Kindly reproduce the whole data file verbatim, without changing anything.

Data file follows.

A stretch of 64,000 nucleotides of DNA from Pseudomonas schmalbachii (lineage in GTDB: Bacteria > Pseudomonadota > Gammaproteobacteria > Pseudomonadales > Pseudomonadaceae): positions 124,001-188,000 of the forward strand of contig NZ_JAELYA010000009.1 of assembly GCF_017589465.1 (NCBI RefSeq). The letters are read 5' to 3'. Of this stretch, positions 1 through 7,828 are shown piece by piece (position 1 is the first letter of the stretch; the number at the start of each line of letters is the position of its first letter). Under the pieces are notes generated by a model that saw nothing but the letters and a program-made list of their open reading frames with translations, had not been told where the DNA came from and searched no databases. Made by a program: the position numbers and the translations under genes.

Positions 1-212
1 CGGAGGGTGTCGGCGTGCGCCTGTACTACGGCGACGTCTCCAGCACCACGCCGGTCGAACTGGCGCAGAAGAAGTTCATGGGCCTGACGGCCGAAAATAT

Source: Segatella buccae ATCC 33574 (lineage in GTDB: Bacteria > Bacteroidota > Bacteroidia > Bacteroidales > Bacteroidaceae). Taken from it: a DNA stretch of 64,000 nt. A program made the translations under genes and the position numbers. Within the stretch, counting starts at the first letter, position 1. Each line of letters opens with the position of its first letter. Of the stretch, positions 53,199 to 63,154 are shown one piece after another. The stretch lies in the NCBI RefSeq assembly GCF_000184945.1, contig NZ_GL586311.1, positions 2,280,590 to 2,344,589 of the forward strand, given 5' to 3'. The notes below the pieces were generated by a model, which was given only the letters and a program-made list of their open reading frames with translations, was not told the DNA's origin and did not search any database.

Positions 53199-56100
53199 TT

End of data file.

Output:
A stretch of 64,000 nucleotides of DNA from Pseudomonas schmalbachii (lineage in GTDB: Bacteria > Pseudomonadota > Gammaproteobacteria > Pseudomonadales > Pseudomonadaceae): positions 124,001-188,000 of the forward strand of contig NZ_JAELYA010000009.1 of assembly GCF_017589465.1 (NCBI RefSeq). The letters are read 5' to 3'. Of this stretch, positions 1 through 7,828 are shown piece by piece (position 1 is the first letter of the stretch; the number at the start of each line of letters is the position of its first letter). Under the pieces are notes generated by a model that saw nothing but the letters and a program-made list of their open reading frames with translations, had not been told where the DNA came from and searched no databases. Made by a program: the position numbers and the translations under genes.

Positions 1-212
1 CGGAGGGTGTCGGCGTGCGCCTGTACTACGGCGACGTCTCCAGCACCACGCCGGTCGAACTGGCGCAGAAGAAGTTCATGGGCCTGACGGCCGAAAATAT

Source: Segatella buccae ATCC 33574 (lineage in GTDB: Bacteria > Bacteroidota > Bacteroidia > Bacteroidales > Bacteroidaceae). Taken from it: a DNA stretch of 64,000 nt. A program made the translations under genes and the position numbers. Within the stretch, counting starts at the first letter, position 1. Each line of letters opens with the position of its first letter. Of the stretch, positions 53,199 to 63,154 are shown one piece after another. The stretch lies in the NCBI RefSeq assembly GCF_000184945.1, contig NZ_GL586311.1, positions 2,280,590 to 2,344,589 of the forward strand, given 5' to 3'. The notes below the pieces were generated by a model, which was given only the letters and a program-made list of their open reading frames with translations, was not told the DNA's origin and did not search any database.

Positions 53199-56100
53199 TT